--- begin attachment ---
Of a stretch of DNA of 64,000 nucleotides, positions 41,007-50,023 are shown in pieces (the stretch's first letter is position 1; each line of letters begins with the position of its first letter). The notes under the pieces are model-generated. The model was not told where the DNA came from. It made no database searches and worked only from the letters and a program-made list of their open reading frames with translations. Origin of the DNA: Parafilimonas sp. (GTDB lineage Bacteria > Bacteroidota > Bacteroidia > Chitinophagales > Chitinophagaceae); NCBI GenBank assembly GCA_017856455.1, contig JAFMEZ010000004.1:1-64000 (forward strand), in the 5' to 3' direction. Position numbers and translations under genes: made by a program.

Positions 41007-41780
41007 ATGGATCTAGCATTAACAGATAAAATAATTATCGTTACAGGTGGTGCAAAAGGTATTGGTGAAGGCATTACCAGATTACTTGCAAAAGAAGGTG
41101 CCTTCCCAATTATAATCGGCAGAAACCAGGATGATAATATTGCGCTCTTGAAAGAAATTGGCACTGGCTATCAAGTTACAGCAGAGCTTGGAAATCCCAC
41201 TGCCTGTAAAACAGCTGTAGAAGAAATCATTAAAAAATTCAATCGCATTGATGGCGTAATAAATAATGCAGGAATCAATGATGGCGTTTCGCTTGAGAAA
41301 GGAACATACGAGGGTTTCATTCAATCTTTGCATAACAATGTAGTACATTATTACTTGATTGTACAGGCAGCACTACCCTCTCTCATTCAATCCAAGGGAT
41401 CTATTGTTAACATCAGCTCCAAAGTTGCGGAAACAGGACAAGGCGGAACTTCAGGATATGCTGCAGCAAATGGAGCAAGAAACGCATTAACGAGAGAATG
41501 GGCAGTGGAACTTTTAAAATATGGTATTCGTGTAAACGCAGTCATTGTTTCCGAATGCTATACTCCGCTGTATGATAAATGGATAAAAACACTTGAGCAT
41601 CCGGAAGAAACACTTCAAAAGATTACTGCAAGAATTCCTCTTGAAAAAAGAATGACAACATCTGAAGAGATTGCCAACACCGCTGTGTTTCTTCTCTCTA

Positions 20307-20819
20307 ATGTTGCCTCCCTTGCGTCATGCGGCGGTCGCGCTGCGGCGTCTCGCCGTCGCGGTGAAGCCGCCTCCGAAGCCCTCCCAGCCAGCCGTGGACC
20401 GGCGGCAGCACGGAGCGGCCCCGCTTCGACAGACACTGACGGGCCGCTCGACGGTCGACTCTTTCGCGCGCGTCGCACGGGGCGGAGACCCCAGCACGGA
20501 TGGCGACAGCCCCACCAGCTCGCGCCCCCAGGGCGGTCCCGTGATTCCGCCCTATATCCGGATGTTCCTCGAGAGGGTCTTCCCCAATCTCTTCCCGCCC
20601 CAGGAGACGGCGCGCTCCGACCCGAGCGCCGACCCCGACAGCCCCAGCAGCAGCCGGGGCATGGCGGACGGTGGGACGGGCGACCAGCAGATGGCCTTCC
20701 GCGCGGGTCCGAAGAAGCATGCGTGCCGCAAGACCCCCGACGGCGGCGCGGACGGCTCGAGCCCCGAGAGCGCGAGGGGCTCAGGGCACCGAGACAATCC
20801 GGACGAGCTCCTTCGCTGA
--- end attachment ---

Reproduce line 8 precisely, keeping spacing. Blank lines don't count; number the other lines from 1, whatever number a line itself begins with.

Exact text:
41501 GGCAGTGGAACTTTTAAAATATGGTATTCGTGTAAACGCAGTCATTGTTTCCGAATGCTATACTCCGCTGTATGATAAATGGATAAAAACACTTGAGCAT